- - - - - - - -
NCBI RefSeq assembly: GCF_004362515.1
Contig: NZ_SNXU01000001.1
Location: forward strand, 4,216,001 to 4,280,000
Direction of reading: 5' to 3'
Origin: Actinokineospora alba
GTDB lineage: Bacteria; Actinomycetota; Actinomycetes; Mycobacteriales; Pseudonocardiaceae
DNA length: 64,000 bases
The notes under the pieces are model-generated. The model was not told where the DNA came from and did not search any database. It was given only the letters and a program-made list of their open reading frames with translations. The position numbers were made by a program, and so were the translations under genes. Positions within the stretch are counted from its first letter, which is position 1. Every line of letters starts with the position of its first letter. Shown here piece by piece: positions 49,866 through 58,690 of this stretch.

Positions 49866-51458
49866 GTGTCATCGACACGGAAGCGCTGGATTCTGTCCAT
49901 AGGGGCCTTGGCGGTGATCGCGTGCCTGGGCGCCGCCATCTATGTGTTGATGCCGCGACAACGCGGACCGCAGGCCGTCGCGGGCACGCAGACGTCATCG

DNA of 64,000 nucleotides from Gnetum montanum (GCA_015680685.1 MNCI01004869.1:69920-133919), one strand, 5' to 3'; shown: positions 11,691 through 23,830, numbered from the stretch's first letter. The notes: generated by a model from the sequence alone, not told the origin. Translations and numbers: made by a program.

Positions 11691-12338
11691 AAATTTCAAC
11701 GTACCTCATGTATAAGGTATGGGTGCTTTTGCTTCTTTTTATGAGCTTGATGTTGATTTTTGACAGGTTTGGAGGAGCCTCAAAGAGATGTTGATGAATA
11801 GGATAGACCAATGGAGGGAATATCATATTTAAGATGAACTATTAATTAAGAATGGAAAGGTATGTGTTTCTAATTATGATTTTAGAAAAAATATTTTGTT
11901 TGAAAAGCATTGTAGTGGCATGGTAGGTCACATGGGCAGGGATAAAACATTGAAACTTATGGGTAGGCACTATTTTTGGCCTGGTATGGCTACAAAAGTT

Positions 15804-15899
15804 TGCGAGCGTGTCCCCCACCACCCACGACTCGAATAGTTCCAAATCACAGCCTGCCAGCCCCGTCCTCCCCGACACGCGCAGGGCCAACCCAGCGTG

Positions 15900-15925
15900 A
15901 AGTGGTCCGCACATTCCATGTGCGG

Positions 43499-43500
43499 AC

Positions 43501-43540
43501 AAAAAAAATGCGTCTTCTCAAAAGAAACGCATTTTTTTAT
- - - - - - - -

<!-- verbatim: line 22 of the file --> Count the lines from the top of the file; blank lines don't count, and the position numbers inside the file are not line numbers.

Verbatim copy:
15901 AGTGGTCCGCACATTCCATGTGCGG